In fish, you don't need the
python-build --definitions \ | grep "^3" \ | grep -v "dev\|rc" \ | tail -n 1
I am currently a fan of the
src directory. The main reasons for this are:
- Ionel's first point about import parity; it is important that all your
top-level repo cruft isn't on your
sys.pathduring local development.
- A directory named
srcis explicit and says what it is.
- Different python projects can have a more similar top-level directory layout
and a more similar
The project is built and then zipped up. Building usually means executing setuptools, which in turn may call build scripts in the project.
If the package includes native extensions, they are complied. This means a separate wheel must be created and published for each computer architecture.
The zip includes the source code, the
.dist_info directory, and potentiall
compiled native extensions. During a
pip install, pip only needs to
extract the zip in the right location.
Every file in the project's VC repository.
A zip of the project source code. It may not include all files in the
repository, like the
Jenkinsfile, and tests (but I
think it can, right?). It must at least include the Python source code and
files required to build the project (
Does not include a
.dist_info/ or compiled extensions. During a
install, pip needs to build the package, which usually means executing
setuptools, which in turn may call build scripts.
The installing user must:
- Have an appropriate version of
- Have the tools required by the project build scripts
As explained in the docs, the first element of
sys.path is often the empty
… the first item of this list,
path, is the directory containing the script that was used to invoke the Python interpreter. If the script directory is not available (e.g. if the interpreter is invoked interactively or if the script is read from standard input), path is the empty string, which directs Python to search modules in the current directory first.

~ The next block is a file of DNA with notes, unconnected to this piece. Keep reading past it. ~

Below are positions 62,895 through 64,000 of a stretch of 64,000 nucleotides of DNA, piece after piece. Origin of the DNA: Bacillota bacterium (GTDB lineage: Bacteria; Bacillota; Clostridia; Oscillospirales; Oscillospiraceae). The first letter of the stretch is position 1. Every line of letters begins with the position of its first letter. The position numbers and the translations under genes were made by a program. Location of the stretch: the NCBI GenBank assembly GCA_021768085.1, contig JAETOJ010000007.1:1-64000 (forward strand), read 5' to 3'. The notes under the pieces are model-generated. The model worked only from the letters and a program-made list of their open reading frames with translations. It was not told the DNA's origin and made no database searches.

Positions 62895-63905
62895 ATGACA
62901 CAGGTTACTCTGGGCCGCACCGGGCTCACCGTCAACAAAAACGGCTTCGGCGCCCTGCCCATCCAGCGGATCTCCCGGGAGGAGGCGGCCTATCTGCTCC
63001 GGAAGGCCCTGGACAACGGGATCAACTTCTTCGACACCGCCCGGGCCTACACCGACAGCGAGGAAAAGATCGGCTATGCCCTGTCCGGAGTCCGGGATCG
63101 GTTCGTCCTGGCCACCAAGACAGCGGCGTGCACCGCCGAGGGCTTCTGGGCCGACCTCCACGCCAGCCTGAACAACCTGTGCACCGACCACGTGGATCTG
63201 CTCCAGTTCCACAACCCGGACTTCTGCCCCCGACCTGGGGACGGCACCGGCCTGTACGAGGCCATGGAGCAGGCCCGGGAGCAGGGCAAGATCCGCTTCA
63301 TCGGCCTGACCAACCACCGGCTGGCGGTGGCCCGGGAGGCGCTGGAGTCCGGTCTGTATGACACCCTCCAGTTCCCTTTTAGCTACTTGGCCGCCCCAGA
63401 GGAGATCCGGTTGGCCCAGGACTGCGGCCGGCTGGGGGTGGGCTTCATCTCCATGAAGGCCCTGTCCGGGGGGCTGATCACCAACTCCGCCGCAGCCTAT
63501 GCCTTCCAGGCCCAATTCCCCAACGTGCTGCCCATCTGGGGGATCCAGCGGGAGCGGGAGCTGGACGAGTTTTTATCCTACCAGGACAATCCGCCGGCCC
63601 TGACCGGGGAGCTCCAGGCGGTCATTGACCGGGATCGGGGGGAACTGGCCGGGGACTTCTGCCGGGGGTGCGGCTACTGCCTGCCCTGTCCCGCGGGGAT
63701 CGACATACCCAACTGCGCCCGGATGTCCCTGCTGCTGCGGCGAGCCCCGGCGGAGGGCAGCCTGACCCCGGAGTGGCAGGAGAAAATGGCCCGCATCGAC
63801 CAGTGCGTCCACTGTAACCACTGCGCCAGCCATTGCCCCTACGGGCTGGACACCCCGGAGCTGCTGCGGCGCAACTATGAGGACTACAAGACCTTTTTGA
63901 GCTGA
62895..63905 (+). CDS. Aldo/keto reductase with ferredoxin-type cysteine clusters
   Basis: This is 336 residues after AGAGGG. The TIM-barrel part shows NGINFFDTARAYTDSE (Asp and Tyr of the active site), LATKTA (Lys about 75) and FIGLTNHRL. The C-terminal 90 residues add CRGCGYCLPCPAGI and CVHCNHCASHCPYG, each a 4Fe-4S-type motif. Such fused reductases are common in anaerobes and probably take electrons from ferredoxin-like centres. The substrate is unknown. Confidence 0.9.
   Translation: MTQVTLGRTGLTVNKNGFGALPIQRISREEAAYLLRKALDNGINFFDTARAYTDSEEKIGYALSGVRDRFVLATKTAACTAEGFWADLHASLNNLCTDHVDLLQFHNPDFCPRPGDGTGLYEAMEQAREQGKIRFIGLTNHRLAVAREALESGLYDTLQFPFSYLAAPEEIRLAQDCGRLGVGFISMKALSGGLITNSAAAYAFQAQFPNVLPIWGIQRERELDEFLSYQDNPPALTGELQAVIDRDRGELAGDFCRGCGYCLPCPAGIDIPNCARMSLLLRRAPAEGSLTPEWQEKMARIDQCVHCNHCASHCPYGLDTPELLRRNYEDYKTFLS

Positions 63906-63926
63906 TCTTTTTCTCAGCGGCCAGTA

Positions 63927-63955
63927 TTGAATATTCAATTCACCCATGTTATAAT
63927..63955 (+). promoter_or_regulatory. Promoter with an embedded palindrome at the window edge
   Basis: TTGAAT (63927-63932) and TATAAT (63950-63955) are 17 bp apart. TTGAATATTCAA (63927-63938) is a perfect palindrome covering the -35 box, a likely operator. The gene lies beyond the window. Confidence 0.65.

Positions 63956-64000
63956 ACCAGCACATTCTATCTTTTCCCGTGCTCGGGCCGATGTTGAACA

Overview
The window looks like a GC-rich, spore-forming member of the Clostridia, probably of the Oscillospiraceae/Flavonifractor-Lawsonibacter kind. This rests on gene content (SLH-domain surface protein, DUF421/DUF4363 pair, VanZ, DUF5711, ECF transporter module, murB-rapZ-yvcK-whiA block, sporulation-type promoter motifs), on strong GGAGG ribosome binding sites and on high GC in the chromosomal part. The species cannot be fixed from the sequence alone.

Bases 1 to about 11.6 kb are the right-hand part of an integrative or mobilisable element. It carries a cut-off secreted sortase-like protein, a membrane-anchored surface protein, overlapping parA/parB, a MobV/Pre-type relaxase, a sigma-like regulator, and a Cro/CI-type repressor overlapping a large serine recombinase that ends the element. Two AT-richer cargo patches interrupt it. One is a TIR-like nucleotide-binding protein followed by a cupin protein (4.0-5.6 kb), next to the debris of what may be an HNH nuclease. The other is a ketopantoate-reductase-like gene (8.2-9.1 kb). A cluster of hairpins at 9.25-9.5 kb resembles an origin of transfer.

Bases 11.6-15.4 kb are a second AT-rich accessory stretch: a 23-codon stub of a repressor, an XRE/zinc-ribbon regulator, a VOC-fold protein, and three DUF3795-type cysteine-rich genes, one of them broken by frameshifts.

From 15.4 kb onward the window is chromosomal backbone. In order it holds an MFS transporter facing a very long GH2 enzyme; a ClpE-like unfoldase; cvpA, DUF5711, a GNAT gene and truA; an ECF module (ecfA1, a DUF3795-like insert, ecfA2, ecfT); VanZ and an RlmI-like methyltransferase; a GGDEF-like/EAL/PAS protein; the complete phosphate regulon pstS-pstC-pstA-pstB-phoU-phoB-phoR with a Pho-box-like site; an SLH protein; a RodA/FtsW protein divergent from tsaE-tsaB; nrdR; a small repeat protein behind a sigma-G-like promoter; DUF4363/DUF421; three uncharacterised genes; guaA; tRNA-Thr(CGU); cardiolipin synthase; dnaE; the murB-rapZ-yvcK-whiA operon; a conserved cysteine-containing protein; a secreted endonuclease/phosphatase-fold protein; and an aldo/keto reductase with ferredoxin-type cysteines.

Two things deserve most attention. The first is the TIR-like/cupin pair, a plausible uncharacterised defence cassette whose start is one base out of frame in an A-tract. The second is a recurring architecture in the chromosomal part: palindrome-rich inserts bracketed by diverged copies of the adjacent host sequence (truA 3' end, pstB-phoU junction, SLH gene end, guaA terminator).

import sys; return sys.path
Print a summary including
sys.path and some other stuff.
python -m site
Interactively, in a python interpreter,
site_script() prints some nice
stuff, but it causes the interpreter to exit! Ok for org-mode, not great for
an interactive python session.
import site site._script()
Define a class:
class Pizza(object): def __init__(self, size): self.size = size def get_size(self): return self.size
Create an instance:
p = Pizza(8)
p.size roughly equates to:
- Call the type slot for
Class.__getattribute__(attribute). The default does this:
get_size) that has a
__get__method and is a data descriptor? (size: no, getsize: no). Note: functions are not data descriptors. A data descriptor must have at least a
- Else, does
get_size) item in it? (size: yes, getsize: no)
- Else, does
get_size) item that is not a data descriptor?
You can get a tarball or zipball of a repo as documented here: https://developer.github.com/v3/repos/contents/#get-archive-link
In requirements.txt, you can do something like https://github.com/cfclrk/python-demo/zipball/master#egg=botocore
A "byte string" is a byte literal, which is an immutable sequence of bytes (integers). A byte literal can be defined using ASCII characters up through 127. Byte values 128-256 can be specified using an escape sequence or hex codes (see: Bytes Objects).
For example, this works:
But this does not:
File "<stdin>", line 1 SyntaxError: bytes can only contain ASCII literal characters.
To get a Python 3 string from bytes, you must know what text encoding was used to create the bytes. Usually, it's ASCII:
foo = b"foo" return foo.decode("ascii")
What's going on is:
foois a byte literal (array of integers)
- For each array item, decode it using the ASCII codec, then encode it with UTF-8
- The result is a UTF-8 encoded string
bar="ОФИС" return bar.encode("utf-8")
>>> "😂".encode("ascii") Traceback (most recent call last): File "<stdin>", line 1, in <module> UnicodeEncodeError: 'ascii' codec can't encode character '\U0001f602' in position 0: ordinal not in range(128)
import random import string return "".join(random.choice(string.ascii_letters) for _ in range(8))
pyenv to install python versions, and
pyenv-virtualenv to create
virtual environments per project.
First, install a couple versions of python.
pyenv install $LatestPython pyenv install 3.6.8
pyenv global to the latest python I have installed. This is so that
one-off python commands on the CLI use a tolerable version of python
regardless of what directory the CLI is in.
I actually set
pyenv global to a virtual environment based on the latest
python I have installed. This way, whenever the global python environment gets
too cluttered with pip packages, I just blow it away and recreate it.
Global virtual environment name:
echo $LatestPython | sed s/\\.//g
Create a virtual environment for the global python, and set
pyenv global to
pyenv virtualenv $LatestPython $GlobalVenv pyenv global $GlobalVenv